You may have seen Dominic Sandbrook on the telly. He appears on the BBC, under the guise of “historian”. But he is also a taker of the Dacre shilling, who has sold his soul to the Vagina Monologue in order to secure More And Bigger Paycheques For Himself Personally Now. When his legendarily foul mouthed editor orders him to jump, he is only too happy to ask “how high”.
Dominic Sandbrook, the Mail's "historian"
Today, under cover of discussing the floods and laying into Young Dave and his jolly good chaps for blaming anyone within range for what is a natural occurrence which could not have been prevented, or significantly ameliorated, Sandbrook ticks all the usual Dacre attack boxes, but also sprays his credibility up the wall by citing the so-called Taxpayers’ Alliance (TPA) as a reliable source. Wrong.
The TPA wouldn’t know how local or national Government bodies actually function from a hole in the ground. But Dom has a suitable false equivalence to distract readers: “I cannot help thinking that if the waterways in question had been, say, the Brent and the Lee in Greater London, then the cash might have been found from somewhere”. In his world, we can hold back nature by waving our wad at it.
Go on, then: “Indeed, can you imagine the difference if the floods had struck not Somerset, but the trendier boroughs of the capital? In minutes, half of Westminster would be on the scene, their Hunter wellies proudly on show. The BBC would probably suspend their schedules for a rolling news special ... Alas, the stricken area is not Notting Hill, but Somerset”. Only the Mail is in touch with the people, see?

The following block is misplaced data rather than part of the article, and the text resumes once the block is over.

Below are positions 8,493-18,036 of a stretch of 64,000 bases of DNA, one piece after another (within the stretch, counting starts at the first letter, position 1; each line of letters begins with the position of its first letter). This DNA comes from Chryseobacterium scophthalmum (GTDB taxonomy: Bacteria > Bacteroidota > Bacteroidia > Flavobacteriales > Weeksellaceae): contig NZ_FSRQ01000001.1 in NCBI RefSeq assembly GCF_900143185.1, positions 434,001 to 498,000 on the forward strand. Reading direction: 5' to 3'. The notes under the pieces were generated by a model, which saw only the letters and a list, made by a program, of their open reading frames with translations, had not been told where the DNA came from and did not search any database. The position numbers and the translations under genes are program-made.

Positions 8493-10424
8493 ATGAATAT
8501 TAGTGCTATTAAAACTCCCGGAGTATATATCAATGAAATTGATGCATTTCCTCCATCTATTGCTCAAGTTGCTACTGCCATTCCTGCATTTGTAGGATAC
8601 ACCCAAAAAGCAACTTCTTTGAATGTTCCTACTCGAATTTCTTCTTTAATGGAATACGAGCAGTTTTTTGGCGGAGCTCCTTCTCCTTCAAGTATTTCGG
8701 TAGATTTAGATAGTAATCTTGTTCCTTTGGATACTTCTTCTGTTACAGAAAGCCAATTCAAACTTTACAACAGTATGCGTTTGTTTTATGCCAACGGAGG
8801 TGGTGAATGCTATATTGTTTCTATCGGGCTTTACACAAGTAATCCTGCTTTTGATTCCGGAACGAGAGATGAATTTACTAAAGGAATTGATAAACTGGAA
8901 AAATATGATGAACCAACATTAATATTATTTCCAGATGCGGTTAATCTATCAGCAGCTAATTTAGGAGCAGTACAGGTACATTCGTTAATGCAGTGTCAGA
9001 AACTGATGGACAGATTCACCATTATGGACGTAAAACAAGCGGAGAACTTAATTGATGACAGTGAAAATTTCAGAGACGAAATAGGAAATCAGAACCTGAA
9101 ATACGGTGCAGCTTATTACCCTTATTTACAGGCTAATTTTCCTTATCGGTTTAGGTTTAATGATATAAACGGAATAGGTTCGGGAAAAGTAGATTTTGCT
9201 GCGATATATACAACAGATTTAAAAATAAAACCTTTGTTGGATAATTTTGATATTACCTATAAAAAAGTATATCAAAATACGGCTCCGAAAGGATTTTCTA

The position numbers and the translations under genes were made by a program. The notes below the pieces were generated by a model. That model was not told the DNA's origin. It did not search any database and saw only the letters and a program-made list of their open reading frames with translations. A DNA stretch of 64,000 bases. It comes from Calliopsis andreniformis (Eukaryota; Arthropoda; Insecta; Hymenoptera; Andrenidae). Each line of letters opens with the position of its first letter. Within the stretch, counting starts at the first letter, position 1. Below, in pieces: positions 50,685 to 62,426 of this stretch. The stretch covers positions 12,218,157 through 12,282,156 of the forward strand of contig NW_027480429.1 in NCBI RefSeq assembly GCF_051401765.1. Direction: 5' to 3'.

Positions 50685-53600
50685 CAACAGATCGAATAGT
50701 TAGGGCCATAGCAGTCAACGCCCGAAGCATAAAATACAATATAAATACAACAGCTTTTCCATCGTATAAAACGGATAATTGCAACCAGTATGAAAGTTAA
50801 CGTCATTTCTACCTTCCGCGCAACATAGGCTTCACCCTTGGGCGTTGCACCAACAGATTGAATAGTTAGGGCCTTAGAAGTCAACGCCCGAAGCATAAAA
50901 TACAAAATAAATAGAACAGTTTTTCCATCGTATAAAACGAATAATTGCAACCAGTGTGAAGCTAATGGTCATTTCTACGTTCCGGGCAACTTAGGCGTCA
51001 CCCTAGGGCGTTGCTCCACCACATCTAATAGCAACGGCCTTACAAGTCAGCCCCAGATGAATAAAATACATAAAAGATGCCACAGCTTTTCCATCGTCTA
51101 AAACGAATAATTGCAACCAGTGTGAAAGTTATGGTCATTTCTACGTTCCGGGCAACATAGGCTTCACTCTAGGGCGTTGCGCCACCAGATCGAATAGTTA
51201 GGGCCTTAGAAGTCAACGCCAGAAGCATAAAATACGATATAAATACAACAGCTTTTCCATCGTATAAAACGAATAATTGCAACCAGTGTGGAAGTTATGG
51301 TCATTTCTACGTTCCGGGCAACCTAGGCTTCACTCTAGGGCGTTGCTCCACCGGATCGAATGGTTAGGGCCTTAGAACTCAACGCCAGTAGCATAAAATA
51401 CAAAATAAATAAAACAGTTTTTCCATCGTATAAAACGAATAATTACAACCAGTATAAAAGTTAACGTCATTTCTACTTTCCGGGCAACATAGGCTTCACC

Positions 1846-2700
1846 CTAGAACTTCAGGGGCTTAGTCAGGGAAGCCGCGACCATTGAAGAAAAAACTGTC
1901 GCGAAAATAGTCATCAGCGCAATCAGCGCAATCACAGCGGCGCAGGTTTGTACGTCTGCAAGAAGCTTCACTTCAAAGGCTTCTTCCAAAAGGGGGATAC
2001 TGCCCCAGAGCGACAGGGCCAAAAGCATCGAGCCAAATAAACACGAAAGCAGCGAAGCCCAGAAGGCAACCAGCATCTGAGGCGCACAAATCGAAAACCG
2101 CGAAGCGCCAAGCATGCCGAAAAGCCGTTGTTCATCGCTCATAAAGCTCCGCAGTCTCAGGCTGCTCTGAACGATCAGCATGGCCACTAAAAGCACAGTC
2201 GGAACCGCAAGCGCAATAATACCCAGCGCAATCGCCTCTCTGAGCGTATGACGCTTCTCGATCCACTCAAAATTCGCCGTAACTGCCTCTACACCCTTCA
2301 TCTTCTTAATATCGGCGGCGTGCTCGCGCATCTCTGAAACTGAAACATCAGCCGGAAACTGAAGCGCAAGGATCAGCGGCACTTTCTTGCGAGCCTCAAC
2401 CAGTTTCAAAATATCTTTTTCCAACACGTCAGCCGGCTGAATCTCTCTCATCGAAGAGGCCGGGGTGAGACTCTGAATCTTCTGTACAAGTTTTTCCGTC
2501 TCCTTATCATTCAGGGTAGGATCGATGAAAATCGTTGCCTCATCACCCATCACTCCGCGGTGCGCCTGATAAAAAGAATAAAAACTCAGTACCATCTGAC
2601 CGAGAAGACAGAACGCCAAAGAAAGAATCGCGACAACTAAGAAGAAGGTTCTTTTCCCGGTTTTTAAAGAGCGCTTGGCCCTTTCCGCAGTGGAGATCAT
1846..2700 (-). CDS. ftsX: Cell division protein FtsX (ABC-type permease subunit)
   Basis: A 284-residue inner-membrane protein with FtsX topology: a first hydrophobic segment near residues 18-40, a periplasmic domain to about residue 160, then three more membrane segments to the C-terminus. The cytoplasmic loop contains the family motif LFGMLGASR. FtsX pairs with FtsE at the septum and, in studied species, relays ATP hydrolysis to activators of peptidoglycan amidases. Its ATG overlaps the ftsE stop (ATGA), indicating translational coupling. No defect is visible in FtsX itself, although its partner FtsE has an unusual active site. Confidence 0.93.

Thus far he is on firm ground. But then, an actual historical comparison is needed, and we see just how good his grasp of his own subject really is: “older readers may also be reminded of the dreadful floods that struck Britain in the spring of 1947, and contributed to the downfall of Clement Attlee’s Labour government a few years later”.
Ready folks? “Hundreds of miles of countryside were flooded, there were shortages of food and fuel, and a run on the pound led to the eventual devaluation of sterling”. Oh dear, Dom: the devaluation was hastened when Sterling was made fully convertible as a condition of us getting a loan from the USA – you remember, Dom, the one Keynes negotiated. The situation was exacerbated by maintaining a pre-war exchange rate of $4.03 to the £ rather than devaluing in 1945.
Then he doubles down: “If there is one thing that voters will not forgive, it is rank incompetence, and many political historians believe that the Attlee government’s failure to deal with the crisis of 1947 cost it crucial seats in the desperately tight election three years later”. Except Attlee won that election. And the Tories’ similar response to the 1953 floods didn’t stop Eden winning two years later.
Historian? Dominic Sandbrook, you’re having a laugh. Away with you.
"there were shortages of food and fuel"
Well, yes. World War 2 rationing was still in full effect until 1948 and not finally ended until 1954.
The problems of early 1947 were much wider than flooding - heavy snow, low coal stocks, continuing effects of the war. Some of the flooding was due to rapidly melting snow.
I have never been able to make up my mind about Sandbrook. His programmes about the Cold War and the 1970's on the hated BBC, I felt were excellent and informative, with little interesting nuggets of minutiae thrown in for good measure, but when he becomes a Dacre troll, its like he turns into Mr Hyde to the BBC's Dr Jekyll, renouncing his scholary credentials for 30 silver pieces.
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